Friday, January 16, 2009
At the Gleason Library: building abstraction on solid structure
Most people have a love or hate relationship with modern art. Artist Joseph Pickman demonstrates the ability to meet both audiences with his show entitled “20th and 21st Century Works” currently at the Gleason Library through the end of February. Many of his
works are based on underlying geometric foundation and even actual interpretive drawings of landscapes. Pickman has organized the show into eight series of works, each made up of several paintings created using the same materials and sharing a similar approach, thereby showing the artist’s affinity for lending order to chaos.
“I wanted to play with the notion of time and bring attention to this space between the two centuries,” says Pickman about the title of the exhibit which really spans less than 20 years rather than the implied two centuries. Some of the works exhibited were created in the 1990s, but most in the current decade.
Pickman has participated in local group shows at the Emerson Umbrella and the Concord Art Association. Although he has created a large amount of work, this marks the artist’s first solo show. He notes he almost titled the show “a pre-career retrospective!” Having a sense of humor comes in handy for Pickman as he works with teenage students during the day as a member of the Concord-Carlisle High School (CCHS) Art Department. He has been at the high school for eight years, where he primarily teaches “2-D” art courses including painting and drawing, as well as an architecture course.
Discovering art in college
Pickman grew up in New Haven where he appreciated abstract art at museums and studios, but not as a student. He attended the University of Vermont as an undergraduate, where he initially worked on a philosophy degree. Then he took an art course, which altered his direction to a degree in studio art. After graduation, he continued creating pieces while employed at a frame shop, before deciding to pursue a graduate degree in art education in a joint program run by Tufts University and the Museum of Fine Arts. He taught at Holliston High School for five years. Just as he was applying for a job at CCHS, he won the art prize for drawing at the Creative Arts Workshop in New Haven.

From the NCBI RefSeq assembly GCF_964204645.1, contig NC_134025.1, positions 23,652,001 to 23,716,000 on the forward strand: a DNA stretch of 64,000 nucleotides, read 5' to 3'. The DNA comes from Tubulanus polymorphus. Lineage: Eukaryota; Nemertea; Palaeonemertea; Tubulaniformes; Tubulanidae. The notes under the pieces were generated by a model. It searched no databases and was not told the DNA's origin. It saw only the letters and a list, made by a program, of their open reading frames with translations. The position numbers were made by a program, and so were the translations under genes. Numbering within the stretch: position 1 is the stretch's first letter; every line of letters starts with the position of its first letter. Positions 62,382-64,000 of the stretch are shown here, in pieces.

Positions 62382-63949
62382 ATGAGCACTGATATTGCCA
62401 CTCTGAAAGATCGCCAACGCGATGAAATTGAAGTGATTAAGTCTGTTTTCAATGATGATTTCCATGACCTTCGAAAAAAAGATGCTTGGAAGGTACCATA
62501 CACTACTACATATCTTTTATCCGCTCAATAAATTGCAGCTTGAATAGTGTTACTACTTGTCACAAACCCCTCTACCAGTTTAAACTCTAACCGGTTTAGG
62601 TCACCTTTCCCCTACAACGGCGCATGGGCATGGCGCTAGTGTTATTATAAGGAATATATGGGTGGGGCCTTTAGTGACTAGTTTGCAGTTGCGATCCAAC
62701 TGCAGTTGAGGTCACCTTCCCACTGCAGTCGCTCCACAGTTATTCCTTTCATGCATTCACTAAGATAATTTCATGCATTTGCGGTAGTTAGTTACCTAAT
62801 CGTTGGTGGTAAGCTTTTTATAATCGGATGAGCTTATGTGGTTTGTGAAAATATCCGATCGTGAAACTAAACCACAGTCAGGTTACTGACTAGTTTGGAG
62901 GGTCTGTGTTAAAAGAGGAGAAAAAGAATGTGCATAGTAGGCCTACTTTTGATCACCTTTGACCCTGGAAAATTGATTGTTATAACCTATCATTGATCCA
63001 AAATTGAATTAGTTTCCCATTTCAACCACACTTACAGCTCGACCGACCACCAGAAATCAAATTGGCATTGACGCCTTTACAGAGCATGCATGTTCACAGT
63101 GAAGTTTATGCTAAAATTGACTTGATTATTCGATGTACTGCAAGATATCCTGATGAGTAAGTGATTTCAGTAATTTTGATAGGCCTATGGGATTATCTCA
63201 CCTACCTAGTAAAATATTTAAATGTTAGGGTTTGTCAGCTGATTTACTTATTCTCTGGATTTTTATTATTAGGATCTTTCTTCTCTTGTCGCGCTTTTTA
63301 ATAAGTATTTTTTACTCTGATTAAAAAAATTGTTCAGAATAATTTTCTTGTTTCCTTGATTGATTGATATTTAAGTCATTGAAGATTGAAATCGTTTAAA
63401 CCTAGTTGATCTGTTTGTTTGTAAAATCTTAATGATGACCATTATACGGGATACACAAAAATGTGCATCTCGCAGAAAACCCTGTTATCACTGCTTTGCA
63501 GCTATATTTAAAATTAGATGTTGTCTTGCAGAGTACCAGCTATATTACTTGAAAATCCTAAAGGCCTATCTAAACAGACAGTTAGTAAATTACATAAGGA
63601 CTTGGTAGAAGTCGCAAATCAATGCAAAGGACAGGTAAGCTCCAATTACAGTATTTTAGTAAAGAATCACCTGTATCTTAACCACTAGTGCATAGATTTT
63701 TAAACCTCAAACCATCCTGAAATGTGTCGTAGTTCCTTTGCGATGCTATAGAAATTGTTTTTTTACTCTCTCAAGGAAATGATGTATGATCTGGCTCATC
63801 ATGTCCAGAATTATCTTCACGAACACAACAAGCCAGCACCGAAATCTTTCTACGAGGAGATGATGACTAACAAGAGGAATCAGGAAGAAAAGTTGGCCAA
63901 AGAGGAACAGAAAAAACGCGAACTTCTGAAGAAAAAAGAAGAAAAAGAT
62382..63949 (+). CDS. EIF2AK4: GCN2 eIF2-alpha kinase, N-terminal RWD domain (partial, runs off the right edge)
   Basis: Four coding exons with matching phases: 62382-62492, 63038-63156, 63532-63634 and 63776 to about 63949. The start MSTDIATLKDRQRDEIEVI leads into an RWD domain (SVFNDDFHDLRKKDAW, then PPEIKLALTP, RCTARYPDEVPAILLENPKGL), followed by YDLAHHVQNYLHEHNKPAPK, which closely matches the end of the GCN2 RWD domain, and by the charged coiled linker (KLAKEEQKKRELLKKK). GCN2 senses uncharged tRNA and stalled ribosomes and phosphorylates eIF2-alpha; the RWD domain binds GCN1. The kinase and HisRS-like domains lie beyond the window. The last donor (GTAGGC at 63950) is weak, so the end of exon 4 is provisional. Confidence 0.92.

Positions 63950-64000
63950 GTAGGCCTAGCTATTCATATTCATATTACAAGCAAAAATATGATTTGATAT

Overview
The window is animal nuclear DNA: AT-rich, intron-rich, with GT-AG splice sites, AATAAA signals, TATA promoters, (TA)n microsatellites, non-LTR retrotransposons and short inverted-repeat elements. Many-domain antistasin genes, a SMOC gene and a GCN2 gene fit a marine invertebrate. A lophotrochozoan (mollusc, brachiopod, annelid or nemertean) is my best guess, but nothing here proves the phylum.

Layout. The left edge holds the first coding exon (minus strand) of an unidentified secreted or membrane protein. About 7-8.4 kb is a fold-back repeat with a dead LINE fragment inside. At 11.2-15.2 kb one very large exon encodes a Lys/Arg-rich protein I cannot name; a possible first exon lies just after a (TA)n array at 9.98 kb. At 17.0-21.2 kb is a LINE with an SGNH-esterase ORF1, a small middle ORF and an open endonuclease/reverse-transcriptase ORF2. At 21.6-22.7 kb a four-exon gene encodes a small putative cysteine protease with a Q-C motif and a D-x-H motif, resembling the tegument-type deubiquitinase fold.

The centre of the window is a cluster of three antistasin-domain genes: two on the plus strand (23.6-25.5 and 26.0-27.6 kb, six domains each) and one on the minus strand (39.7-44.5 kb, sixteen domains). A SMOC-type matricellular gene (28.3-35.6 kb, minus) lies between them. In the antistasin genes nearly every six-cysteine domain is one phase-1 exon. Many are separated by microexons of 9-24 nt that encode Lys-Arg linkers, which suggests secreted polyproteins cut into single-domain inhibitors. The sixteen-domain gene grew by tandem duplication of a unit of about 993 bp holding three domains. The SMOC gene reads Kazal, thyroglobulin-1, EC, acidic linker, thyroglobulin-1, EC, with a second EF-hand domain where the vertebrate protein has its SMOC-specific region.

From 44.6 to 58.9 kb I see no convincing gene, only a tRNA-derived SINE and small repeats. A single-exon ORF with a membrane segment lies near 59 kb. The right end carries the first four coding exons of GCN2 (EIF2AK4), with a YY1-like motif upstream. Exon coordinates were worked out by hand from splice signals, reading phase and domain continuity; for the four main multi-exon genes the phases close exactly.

Pickman begins a piece with drawing. He explains, “It’s all about breaking down the fundamentals of drawing: point, line, plane, and then taking these elementary principles of drawing and making my own language out of that.” His favorite drawing subjects are based on music, literature, and architecture. He acknowledges applying a geometric base at times, but adds that the lines are “all hand-drawn” and with “no rulers.” He calls the result, “very loose and spontaneous so it has the freshness of handwriting.” Nonetheless, the underlying structure remains and he finds himself inspired to try out sculpture next.
While drawing provides the base for his work, Pickman considers himself a painter. “I’ve always seen painting as drawing as well….drawing with color,” he says. The artist notes, “All the master painters were great renderers.” Pickman, although skilled and capable of drawing portraits and landscapes, prefers “severe abstraction” to objectivity. He considers abstract art more creative and compares it to “a language that I’m inventing.” His goal is “to make a painting that you can look at forever.” He explains that while objective artwork never changes, one’s interpretation of the abstract changes with the viewer’s mood and ever-changing life experiences.
The 44 pieces in the exhibit are organized into series where each is a stand-alone work but the series shares similar size and mediums. There are five uniquely titled large works of acrylic on canvas. The largest ones range from 84” by 30.5” and 45” by 40.” The Object/Field series includes five paintings done in gouache and watercolor. The “Map” series includes six pieces in ink and graphite. “The Bottom of Things” series includes nine works made in ink on paper.
Having removed pieces from his studio for the exhibit, Pickman found that he enjoys having a larger work space. This has led him to conclude that he needs a bigger studio. Based on the success of this solo exhibit, however, he may find that space through exhibiting his work more often or in selling his pieces.∆
© 2009 The Carlisle Mosquito